United States: Court Rules That Student-Athletes Are Not Employees Under the FLSA

David Santeusanio, is a Partner in our Boston office; Vernon M. Strickland is an Associate in our Atlanta office


  • The U.S. District Court for the Southern District of Indiana, in concluding that student-athletes at the University of Pennsylvania (Penn) are not employees under the Fair Labor Standards Act (FLSA), has dealt another blow to legal arguments that student-athletes should be paid as employees, dismissing a complaint against the National Collegiate Athletic Association (NCAA) and 123 member schools.
  • The putative class action was brought by three individuals who are or were members of the women's track and field team at Penn.
  • The decision is particularly helpful to the NCAA and colleges because the court expressly recognized the principle of amateurism in college sports.

In another blow to legal arguments that student-athletes should be paid as employees, the U.S. District Court for the Southern District of Indiana recently concluded that student-athletes at the University of Pennsylvania (Penn) are not employees under the Fair Labor Standards Act (FLSA).

Background and Decision Highlights

The court in Gillian Berger, et al, v. National Collegiate Athletic Association, et al, 1:14-cv-01710-WTL-MJD (S.D. Ind.) dismissed a complaint by Penn student-athletes against the National Collegiate Athletic Association (NCAA) and 123 NCAA member schools. The court dismissed without prejudice the claims against the NCAA and all of the other defendants for lack of subject matter jurisdiction, concluding that the plaintiffs could not plausibly suggest that they have standing to sue any entity other than Penn as their purported employer. The court also held that, as a matter of law, the plaintiffs' participation in an NCAA athletic team at Penn does not make them employees of Penn for FLSA purposes. The court, therefore, dismissed with prejudice the claims against Penn.

The putative class action was brought by three individuals who are or were members of the women's track and field team at Penn. They did not receive, and were not eligible for, athletic scholarships because Penn and Ivy League schools do not offer athletic scholarships. The student-athletes argued that they were employees under the FLSA and therefore were entitled to at least the federal minimum wage for all hours spent performing as a student-athlete.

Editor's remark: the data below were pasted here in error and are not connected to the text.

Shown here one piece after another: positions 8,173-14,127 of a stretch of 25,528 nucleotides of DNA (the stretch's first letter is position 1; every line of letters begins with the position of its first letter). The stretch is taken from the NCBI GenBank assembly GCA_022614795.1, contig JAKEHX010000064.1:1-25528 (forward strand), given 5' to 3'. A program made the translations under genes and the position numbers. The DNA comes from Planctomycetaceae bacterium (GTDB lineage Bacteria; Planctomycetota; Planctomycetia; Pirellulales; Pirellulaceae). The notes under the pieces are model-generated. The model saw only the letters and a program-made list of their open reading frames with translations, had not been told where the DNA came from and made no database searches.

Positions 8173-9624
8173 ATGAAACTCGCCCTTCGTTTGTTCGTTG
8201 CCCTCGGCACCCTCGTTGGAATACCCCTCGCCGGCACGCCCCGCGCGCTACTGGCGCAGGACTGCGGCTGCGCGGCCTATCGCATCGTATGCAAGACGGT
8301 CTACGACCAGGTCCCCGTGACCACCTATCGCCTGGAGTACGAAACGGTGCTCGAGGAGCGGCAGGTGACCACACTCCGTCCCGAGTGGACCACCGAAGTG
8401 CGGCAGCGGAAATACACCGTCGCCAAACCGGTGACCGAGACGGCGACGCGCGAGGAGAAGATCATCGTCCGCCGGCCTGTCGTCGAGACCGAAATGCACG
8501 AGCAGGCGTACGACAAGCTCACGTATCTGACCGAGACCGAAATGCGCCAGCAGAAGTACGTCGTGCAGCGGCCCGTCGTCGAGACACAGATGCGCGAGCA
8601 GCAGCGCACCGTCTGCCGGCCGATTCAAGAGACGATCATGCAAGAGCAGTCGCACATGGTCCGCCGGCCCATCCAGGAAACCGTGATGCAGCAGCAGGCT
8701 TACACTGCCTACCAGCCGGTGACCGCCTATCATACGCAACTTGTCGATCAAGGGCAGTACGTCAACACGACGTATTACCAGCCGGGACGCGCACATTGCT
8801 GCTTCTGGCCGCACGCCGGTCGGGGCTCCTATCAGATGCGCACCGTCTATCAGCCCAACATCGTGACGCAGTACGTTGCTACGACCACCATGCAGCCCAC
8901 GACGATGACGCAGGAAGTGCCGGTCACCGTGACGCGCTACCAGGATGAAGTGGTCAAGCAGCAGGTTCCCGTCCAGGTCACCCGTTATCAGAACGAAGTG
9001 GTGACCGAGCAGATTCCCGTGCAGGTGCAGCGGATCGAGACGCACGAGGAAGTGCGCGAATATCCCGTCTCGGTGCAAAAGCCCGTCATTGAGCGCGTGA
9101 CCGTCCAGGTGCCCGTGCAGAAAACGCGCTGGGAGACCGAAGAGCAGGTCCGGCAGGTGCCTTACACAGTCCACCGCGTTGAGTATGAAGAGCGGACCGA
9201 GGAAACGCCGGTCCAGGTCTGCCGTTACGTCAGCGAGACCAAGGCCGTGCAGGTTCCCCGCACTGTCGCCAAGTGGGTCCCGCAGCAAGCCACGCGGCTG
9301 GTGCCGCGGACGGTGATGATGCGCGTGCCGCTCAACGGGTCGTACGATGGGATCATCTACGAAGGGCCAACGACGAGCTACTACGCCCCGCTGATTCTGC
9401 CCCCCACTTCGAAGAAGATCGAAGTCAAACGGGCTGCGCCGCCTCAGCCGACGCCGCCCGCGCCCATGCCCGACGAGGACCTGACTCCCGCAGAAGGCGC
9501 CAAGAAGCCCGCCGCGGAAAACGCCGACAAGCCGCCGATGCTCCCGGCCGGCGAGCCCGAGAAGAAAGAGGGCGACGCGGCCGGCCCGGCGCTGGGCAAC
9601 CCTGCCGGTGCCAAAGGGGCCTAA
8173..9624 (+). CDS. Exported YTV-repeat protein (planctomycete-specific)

The student-athletes argued that the 2010 U.S. Department of Labor's "Fact Sheet #71: Internship Programs Under the Fair Labor Standards Act" (Intern Fact Sheet) – setting forth a test and criteria to determine whether interns are employees – should be applied to determine whether student-athletes are employees. The court analyzed the Intern Fact Sheet, the U.S. Supreme Court opinion in Walling v. Portland Terminal Co., 330 U.S. 148 (1947), and more recent opinions from appellate courts. The court concluded that: 1) the Intern Fact Sheet is not intended to apply to student-athletes, 2) the courts have determined that the Intern Fact Sheet, though perhaps persuasive in some instances, did not apply to all interns in all situations, and 3) there is no test that applies equally to interns and student-athletes.

The court reasoned that the test for determining who is an employee requires a more flexible approach than the approach announced by the Intern Fact Sheet. The correct approach, the court concluded, considers the totality of the circumstances. And the proper inquiry in making such a determination for student-athletes must consider the true nature of the relationship between student-athletes and the university.

Examining the nature of that relationship, the court noted important facts of: